Navajo

Medicine Woman, interweaves the lives of Native American women healers of today with the story of America’s first Native doctor, Susan La Flesche Picotte (1865-1915). The one-hour PBS documentary, produced by and about women, asks the pivotal question:  What does it take to heal a people?  

For decades, thousands of Navajos worked the railroads, maintaining the trans-continental network. Metal Road explores the dynamics of livelihood, family and the railroads through the lens of a Navajo trackman. The film follows three Navajo railroaders from the 9001 Heavy Steel Gang as they leave their homeland to replace aging railroad tracks from the Mississippi River to the Pacific Ocean under extreme weather conditions.

The following are video chapters created to match lesson plans outlined in the Yellow Fever Educational Guide.

Click the title of the chapter to see video.

Yellow Fever follows young Navajo veteran, Tina Garnanez on her journey to investigate the history of the Navajo Uranium Boom, its lasting impacts in her area and the potential new mining in her region. She begins as a curious family member and becomes an advocate, lobbyist, activist and vocal proponent for transparency and environmental justice. Tina travels throughout the West to learn about uranium mining and nuclear development.

Tina Garnanez grew up in Farmington and Oaksprings on the Navajo Nation. She was recruited into the military right out of high school where she spent time as a medic in Iraq. Upon her return to the U.S., she started advocating for peace and veterans issues.

Tina Garnanez, a young Navajo woman, begins a personal investigation into the history of the Navajo Uranium Boom, examining its lasting impacts and the potential for new mining in the area. Looking at the cost of cheap energy and the future of the industry, Tina becomes an advocate, lobbyist, and a vocal proponent for environmental justice.

Recently, Vision Maker Media executive director Shirley Sneve (Lakota) caught up with Sydney Freeland (Navajo) after a screening of her movie Drunktown's Finest at imagineNATIVE. The two talked about the representation of Native Americans in film, the struggles and rewards of being a filmmaker, and how Sydney got to where she is now.

Injunuity is a collage of reflections on the Native American world, our shared past, our turbulent present, and our undiscovered future. From Columbus to the western expansion to tribal casinos, we are taught that the Native way, while at times glorious, is something of the past, something that needed to be replaced by a manifest destiny from across the ocean. But in a world increasingly short of real answers, it is time we looked to Native wisdom for guidance. It is time for some Injunuity.

“The early bird gets the worm,” my dad would always say. He is notorious for waking up between four and four-thirty in the morning. In those early dark hours, you can hear his steps, the smell of coffee brewing, and the sound of newspaper pages turning. I’m not going to lie. I was incredibly annoyed by this, much like the rest of my siblings. Admittedly, I took a lot of my parents’ teachings for granted at an early age. Today, I have a deep appreciation for my dad and the lessons he offers.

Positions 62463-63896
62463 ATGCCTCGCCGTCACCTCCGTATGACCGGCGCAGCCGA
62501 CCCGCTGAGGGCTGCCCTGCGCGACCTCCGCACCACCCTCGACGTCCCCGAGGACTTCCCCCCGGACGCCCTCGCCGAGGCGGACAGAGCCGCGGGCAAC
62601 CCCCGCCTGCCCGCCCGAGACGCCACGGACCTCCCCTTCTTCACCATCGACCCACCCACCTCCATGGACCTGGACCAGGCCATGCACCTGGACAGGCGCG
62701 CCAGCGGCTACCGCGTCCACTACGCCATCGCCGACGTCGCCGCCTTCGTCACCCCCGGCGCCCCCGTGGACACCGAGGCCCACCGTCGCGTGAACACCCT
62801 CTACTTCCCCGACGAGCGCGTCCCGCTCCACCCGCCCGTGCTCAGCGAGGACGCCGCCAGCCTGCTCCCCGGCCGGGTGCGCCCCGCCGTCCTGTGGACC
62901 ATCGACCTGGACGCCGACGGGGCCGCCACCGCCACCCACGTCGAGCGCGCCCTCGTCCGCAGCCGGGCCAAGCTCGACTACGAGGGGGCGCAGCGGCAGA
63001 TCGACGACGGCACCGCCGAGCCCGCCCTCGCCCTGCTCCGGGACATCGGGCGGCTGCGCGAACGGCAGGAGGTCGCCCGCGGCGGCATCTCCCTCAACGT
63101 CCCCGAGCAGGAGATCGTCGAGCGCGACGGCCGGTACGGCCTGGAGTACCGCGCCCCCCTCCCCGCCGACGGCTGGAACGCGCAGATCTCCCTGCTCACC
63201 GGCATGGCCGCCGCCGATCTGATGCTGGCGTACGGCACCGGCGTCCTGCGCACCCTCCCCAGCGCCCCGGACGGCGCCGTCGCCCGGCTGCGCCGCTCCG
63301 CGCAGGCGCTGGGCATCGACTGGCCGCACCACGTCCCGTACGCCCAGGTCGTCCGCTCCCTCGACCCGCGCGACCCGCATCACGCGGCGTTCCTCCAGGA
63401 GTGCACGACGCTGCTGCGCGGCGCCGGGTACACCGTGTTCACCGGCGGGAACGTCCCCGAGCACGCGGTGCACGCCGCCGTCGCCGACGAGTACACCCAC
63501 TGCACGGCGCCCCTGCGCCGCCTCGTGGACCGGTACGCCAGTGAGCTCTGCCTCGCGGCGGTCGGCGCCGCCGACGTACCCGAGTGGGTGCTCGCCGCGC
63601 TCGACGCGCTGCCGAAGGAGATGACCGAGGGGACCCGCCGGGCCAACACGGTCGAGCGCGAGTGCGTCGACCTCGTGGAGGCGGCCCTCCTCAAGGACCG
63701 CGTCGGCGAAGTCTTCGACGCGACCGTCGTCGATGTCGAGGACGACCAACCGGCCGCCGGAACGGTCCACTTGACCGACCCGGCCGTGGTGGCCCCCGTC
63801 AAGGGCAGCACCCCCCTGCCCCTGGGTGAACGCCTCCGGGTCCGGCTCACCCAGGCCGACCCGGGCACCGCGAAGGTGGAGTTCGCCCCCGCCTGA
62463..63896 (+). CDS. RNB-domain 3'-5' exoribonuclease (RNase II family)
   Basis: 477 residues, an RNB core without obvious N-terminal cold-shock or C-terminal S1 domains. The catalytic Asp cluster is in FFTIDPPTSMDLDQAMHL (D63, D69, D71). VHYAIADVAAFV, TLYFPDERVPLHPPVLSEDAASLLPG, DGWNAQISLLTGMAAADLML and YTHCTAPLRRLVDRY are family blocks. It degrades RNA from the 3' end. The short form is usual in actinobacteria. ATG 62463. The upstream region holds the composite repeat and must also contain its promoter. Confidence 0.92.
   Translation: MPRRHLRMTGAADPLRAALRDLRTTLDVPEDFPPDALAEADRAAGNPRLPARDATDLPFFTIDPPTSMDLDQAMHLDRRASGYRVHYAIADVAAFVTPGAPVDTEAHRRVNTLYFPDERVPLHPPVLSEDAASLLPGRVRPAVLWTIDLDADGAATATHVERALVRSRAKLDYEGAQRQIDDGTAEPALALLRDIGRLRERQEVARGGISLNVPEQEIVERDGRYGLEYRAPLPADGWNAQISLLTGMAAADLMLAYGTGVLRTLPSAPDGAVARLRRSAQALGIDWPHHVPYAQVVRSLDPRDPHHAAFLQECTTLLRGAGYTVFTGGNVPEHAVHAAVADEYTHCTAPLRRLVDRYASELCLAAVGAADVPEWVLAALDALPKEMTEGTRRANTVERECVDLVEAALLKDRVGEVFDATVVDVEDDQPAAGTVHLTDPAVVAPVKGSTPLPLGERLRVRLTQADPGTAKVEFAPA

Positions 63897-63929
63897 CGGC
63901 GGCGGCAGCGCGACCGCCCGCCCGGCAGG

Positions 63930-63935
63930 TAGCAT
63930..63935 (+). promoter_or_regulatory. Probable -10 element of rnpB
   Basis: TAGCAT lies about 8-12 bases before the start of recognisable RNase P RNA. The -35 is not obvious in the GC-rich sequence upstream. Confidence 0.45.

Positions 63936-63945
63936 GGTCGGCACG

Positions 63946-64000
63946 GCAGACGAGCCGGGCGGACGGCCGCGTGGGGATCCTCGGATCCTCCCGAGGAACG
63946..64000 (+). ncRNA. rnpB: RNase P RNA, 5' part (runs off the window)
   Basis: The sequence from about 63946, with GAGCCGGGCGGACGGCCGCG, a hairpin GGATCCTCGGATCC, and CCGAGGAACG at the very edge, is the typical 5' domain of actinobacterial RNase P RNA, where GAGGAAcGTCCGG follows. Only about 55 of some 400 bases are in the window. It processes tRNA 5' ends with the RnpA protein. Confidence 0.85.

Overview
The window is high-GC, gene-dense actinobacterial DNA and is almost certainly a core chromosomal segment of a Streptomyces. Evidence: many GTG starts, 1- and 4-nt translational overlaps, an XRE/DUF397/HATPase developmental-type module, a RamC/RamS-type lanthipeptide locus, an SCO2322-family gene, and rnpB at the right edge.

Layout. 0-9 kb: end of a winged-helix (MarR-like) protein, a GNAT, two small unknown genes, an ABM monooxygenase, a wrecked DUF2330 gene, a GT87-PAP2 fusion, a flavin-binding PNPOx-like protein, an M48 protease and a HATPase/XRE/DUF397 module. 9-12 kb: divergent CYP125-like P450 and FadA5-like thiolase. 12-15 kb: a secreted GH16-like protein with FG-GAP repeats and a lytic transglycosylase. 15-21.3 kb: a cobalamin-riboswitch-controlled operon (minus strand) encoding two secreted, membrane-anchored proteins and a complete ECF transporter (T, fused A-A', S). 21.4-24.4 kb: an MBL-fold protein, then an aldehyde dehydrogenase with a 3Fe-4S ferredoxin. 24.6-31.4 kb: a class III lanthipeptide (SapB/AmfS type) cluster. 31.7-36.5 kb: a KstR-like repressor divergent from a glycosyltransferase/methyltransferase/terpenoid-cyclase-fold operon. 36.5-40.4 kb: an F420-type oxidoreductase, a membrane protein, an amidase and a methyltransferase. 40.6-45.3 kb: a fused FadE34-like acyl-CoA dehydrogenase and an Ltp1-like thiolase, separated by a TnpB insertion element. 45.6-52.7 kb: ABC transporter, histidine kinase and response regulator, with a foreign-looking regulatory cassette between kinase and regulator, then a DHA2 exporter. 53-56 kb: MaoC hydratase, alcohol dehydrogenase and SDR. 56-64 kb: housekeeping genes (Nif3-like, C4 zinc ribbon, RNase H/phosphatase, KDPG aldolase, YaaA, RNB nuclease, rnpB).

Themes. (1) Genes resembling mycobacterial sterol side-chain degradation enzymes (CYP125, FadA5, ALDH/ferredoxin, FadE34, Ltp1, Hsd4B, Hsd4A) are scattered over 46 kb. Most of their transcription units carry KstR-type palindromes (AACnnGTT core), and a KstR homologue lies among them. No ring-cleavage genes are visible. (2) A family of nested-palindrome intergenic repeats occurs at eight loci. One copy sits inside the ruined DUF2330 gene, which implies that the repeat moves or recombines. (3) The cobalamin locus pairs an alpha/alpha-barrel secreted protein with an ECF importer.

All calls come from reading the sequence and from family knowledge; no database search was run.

From Tohatchi, New Mexico, on the Navajo Reservation, Ramona Emerson (Diné) is a filmmaker who received her degree in Media Arts from the University of New Mexico in 1997 and has worked as a professional videographer, writer, and editor. Over her thirteen-year career, Emerson has received support from the State of New Mexico, National Geographic, Sundance Institute, and the Ford Foundation.

Rhiana Yazzie has been entertaining people with her creative writing since the third grade—just ask her mother.

“My mom tells me that my teacher said the whole class would always look forward to the story that I had written,” said Yazzie (Navajo). “It was sort of like, oh yeah, I have been writing stories for a very long time.”

So when it came to choosing a profession while attending the University of New Mexico, Yazzie already had a good idea of what she wanted to do.

The following are video chapters created to match with lesson plans outlined in the educational guide for Sousa on the Rez.

Click the title of the chapter to see video.

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Filmmakers


• July Specials Feature Summer Celebrations
• Host a Screening
• Thanks, George
• 'Sousa on the Rez' Featured on AAPB Through July 11
• 40 Years | 40 Films | 40 Weeks July & August Films
• Key Findings from National Voter Survey on Federal Funding for Public Television
• Upcoming Screenings
• New! Viewer Discussion Guide: The Mayors of Shiprock
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Educators

Lake of Betrayal looks at the Seneca Nation’s fight to protect its sovereignty against a backdrop of a federal Indian Termination policy, pork-barrel politics, and undis